Orangutan mothers use loud scratches to tell their infants that it is time to leave one area and move to another, possibly to avoid attracting predators or other orangutans. Primate experts are increasingly interested in behaviours such as scratching, self-grooming and face touching, debating whether these activities are intentional or simply due to psychological or physiological arousal. Marlen Fröhlich at the University of Zurich in Switzerland and her colleagues noticed that wild Sumatran orangutans living in the trees of the Suaq Balimbing forest in Sumatra would sometimes scratch themselves in a loud and exaggerated way. “We have found individuals in the forest just from hearing these loud scratches above our heads,” says Fröhlich. The scratches are a “rhythmic, harsh sound” due to the leathery skin and long hair of the orangutans, she says, and are loud enough to be heard by humans at least 15 metres away in a noisy rainforest. In contrast, the normal self-maintenance scratches involve smaller movements, happen less regularly and are less noisy. Fröhlich and her colleagues analysed 1457 bouts of scratching produced by 17 different orangutans, including four mothers and their dependent offspring, and the behaviour that occurred before and after each. “We found that orangutan mothers use their loud scratches to tell their infants that it is time to leave,” says Fröhlich. These exaggerated scratches were overwhelmingly produced by mothers, shortly before moving. They were usually directed towards a dependent offspring who was paying attention to them and who responded by moving towards the mother, she says. As a result, these loud scratches could be reliably distinguished from regular self-maintenance scratches.

7-17-19 Chimps bond with each other and people after watching a film together
Chimpanzees who watch a short film with a human or another chimpanzee are more likely to approach that individual or to spend time near them. This shows they feel closer to those they have shared an experience with, just like we do. “To our surprise, we found that the chimps were also sensitive to this,” says Wouter Wolf at Duke University in North Carolina. It is widely recognised that shared experiences can bring people closer together, making them more likely to interact. For instance, after England recently won the Cricket World Cup in an astoundingly close finish, strangers in the stands hugged each other. “Shared experiences open a psychological door between people,” says Wolf. After studying this phenomenon in people, he wondered whether it exists in apes too. He and colleague Michael Tomasello got chimpanzees at a zoo in Leipzig, Germany, and a human unfamiliar to them to watch a 1-minute video of young chimps playing. Sometimes the computer screen was placed so both the chimp and the person could see it and each other, and sometimes it was placed so only the chimp could see it. The film was chosen to be interesting enough to keep the animals’ attention but didn’t feature adult chimps as that could be too arousing. Eye tracking was used to confirm that the animals were watching the video and also looking to see if the human was watching too. Afterwards, the chimps approached the human faster if they had watched the video with them than if they hadn’t – 15 seconds on average versus 28 seconds.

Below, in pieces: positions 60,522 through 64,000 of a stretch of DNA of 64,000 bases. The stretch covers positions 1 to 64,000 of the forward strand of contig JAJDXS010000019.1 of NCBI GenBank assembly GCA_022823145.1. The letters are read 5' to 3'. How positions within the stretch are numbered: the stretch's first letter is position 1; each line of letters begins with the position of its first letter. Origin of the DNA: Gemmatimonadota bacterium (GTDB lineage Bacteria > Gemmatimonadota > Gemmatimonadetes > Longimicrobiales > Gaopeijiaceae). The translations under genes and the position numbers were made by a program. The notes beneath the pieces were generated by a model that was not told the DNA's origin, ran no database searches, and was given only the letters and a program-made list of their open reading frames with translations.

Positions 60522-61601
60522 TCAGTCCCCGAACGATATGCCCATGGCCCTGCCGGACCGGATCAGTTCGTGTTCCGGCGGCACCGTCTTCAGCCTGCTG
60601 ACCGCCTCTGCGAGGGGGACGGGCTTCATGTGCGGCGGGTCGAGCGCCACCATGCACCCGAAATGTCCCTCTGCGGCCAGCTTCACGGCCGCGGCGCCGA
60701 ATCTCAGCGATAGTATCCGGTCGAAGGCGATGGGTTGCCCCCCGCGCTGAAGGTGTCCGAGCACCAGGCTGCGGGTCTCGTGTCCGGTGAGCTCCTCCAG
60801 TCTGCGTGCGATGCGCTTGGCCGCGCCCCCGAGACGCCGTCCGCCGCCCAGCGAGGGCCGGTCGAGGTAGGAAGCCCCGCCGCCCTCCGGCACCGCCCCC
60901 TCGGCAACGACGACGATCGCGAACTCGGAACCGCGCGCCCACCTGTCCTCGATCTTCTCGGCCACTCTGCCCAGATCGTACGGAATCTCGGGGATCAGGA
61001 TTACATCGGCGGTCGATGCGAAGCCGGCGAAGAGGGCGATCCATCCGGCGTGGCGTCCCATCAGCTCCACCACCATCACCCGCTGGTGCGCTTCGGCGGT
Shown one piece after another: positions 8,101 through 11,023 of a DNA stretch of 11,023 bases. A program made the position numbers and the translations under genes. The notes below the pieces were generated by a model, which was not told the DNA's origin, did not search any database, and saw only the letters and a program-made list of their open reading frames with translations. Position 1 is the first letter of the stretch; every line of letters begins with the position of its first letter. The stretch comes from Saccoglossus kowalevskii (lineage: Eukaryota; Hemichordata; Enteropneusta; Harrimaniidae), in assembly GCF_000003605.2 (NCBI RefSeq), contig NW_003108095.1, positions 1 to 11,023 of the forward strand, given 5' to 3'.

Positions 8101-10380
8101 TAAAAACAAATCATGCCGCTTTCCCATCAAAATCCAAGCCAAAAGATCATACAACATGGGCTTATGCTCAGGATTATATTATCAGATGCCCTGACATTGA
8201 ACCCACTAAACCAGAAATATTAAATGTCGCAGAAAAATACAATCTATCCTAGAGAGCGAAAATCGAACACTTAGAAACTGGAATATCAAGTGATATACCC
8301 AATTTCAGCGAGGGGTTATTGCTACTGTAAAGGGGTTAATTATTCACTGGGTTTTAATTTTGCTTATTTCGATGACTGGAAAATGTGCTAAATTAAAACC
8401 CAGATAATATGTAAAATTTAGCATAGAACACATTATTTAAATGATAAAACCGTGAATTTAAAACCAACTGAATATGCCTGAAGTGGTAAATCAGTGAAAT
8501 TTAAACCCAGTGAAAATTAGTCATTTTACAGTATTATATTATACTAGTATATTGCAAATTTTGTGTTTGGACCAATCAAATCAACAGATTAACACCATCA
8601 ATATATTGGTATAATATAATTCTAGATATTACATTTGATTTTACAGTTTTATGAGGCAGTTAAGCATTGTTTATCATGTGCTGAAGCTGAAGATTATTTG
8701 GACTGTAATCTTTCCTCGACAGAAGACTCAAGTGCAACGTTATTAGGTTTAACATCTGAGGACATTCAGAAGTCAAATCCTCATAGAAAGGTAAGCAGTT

7-17-19 Italy hunts bear after ‘genius’ escape over electric fences
A fugitive bear likened to a superhero for its daring escape over an electric pen in northern Italy is being hunted by forest rangers. The brown bear, named M49, was snared in the Trentino region on Sunday. Italian authorities had ordered the wild bear's capture after deeming it a danger to humans and farm animals. But the animal fled just hours after it was caught, reportedly scaling three electric fences and a 13ft (4m) high barrier. Park rangers with sniffer dogs are hunting the animal, which is currently believed to be in the Marzola woods near Trento. Trentino's governor Maurizio Fugatti gave forestry authorities permission to "shoot it down", saying the bear's escape over an electric fence "carrying 7,000 volts shows how dangerous it is". But his orders provoked fury among animal rights activists and were rebuked by Italy's environment ministry. "M49's escape from the enclosure cannot justify an action that would cause its death," said Environment Minister Sergio Costa. WWF Italy, a global conservation organisation, questioned how the bear was able to climb the electrified fence, suggesting the structure was probably "not working properly, since bears do not fly".